Janklow says he couldn’t be sorrier about accident

| Tuesday, September 23, 2003

U.S. Rep. Bill Janklow, R-SD, speaking publicly for the first time since he was charged in a deadly crash, said he "couldn't be sorrier" for the August accident that killed a motorcyclist, The Associated Press reported.

Prosecutors said Janklow ran a stop sign at 71 mph and collided with the motorcycle. He told reporters he thinks about his future but doesn't know yet what he'll do.

In the short run, he plans to return to Washington to get back to work.

"I've been in public service since 1966," Janklow said. "I don't know what's appropriate at this point in time, candidly. And I do give it a lot of thought. There's things more important than politics to me."

Asked whether he would run for re-election next year, Janklow said: "I have no idea. There's a time for everything."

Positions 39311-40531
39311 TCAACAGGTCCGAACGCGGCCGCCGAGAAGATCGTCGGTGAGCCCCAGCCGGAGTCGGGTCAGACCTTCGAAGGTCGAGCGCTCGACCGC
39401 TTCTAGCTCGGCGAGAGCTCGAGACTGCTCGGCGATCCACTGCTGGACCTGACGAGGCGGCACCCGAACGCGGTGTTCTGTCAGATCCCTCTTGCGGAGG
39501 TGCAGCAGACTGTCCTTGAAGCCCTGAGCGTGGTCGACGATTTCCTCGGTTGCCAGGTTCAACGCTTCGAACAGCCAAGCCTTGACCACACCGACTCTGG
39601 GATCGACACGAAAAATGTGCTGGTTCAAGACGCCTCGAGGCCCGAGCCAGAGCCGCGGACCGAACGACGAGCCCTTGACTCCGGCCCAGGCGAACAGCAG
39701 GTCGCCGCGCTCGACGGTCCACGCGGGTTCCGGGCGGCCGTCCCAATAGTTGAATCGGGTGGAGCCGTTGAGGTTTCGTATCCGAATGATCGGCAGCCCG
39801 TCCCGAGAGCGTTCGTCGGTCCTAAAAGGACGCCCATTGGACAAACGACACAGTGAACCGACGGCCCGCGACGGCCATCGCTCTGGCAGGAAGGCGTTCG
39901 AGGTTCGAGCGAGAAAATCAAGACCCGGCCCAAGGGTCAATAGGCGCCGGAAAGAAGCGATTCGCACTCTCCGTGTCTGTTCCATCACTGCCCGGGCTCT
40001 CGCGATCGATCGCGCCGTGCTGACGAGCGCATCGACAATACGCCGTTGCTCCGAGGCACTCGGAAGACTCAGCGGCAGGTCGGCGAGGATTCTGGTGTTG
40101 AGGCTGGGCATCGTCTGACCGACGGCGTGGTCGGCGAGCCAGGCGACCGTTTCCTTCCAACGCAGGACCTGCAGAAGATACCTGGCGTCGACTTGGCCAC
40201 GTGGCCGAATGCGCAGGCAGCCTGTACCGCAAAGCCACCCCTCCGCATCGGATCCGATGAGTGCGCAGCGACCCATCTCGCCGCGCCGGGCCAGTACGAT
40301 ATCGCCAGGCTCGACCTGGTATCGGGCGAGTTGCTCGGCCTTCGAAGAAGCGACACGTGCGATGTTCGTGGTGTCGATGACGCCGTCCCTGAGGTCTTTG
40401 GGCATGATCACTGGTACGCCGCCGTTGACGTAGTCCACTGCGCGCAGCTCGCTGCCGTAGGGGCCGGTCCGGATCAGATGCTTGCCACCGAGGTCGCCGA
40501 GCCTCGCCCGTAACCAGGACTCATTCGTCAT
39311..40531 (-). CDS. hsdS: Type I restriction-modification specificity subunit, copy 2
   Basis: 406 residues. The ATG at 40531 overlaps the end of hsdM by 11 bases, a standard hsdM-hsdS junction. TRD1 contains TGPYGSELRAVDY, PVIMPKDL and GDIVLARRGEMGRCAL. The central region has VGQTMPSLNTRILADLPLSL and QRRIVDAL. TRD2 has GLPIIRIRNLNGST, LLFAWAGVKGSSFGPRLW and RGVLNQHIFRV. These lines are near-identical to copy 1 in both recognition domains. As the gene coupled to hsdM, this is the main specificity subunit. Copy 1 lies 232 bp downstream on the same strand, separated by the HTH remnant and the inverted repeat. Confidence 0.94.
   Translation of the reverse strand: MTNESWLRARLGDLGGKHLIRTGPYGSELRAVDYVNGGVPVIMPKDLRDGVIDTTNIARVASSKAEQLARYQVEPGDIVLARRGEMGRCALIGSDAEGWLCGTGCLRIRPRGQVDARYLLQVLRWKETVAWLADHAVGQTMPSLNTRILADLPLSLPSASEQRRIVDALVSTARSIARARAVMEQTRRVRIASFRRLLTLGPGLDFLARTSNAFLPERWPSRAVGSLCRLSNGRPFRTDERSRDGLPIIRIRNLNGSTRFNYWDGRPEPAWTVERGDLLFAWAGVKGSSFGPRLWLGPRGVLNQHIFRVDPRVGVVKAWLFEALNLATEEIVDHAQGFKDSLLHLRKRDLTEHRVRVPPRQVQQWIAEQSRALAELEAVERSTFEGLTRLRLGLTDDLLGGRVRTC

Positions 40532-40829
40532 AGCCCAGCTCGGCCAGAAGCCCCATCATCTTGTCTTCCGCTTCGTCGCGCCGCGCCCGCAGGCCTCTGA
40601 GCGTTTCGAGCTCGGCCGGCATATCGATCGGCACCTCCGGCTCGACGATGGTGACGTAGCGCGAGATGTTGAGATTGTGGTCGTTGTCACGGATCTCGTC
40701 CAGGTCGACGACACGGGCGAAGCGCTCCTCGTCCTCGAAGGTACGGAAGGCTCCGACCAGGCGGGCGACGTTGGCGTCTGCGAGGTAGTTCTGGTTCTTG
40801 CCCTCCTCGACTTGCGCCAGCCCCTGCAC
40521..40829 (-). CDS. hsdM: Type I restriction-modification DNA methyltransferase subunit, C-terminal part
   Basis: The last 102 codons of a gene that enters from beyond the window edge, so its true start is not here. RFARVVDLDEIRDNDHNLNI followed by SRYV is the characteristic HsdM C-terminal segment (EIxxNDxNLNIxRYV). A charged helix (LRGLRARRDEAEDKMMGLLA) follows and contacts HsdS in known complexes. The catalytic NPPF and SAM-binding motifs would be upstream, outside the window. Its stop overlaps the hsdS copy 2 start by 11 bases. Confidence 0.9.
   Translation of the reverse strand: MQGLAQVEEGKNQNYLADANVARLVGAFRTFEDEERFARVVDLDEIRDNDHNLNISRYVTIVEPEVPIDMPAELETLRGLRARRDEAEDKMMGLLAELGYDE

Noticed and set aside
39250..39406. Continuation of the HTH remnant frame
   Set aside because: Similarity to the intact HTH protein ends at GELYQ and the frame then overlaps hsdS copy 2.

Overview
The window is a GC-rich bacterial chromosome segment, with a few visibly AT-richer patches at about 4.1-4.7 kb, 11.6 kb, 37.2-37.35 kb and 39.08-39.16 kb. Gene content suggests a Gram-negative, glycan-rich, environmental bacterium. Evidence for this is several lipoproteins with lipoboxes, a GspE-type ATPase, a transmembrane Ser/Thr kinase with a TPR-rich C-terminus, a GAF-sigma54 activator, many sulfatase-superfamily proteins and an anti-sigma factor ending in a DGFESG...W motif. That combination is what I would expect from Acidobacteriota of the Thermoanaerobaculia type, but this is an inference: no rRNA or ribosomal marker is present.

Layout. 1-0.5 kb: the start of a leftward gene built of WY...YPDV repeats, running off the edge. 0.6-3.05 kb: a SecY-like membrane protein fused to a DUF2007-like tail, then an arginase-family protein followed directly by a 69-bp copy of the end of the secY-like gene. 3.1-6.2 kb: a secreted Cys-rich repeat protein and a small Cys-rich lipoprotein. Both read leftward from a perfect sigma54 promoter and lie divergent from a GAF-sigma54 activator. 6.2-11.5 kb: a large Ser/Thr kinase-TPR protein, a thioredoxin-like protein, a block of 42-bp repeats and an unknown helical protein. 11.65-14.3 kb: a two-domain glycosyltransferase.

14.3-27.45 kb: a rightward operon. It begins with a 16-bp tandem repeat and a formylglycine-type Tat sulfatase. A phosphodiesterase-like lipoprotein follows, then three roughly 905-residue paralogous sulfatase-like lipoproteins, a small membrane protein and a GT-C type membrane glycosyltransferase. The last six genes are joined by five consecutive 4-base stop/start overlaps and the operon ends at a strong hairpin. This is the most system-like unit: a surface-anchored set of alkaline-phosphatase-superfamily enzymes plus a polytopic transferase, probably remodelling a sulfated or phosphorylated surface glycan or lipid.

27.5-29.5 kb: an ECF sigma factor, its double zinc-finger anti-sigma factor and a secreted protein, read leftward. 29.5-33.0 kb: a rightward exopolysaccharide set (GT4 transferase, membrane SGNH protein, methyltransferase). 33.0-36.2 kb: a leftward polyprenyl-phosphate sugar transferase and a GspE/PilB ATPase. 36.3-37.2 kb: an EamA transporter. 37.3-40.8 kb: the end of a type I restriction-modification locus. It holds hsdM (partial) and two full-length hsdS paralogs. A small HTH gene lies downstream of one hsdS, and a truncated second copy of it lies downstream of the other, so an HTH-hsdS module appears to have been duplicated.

Janklow is charged in South Dakota with second-degree manslaughter, which is a felony, and three misdemeanors for the Aug. 16 crash that killed Randy Scott, 55, of Hardwick, MN. A prosecutor said Janklow was going 71 mph in a 55-mph zone and had just run a stop sign at a rural intersection when Scott's motorcycle hit the Cadillac Janklow was driving.

A hearing is set for Thursday and Friday to determine whether there is enough evidence for a trial. If convicted of second-degree manslaughter, Janklow could face up to 10 years in prison and a $10,000 fine. He would not be allowed to vote in the House or take part in committee meetings, though those privileges would be returned if he were re-elected or the conviction were overturned.

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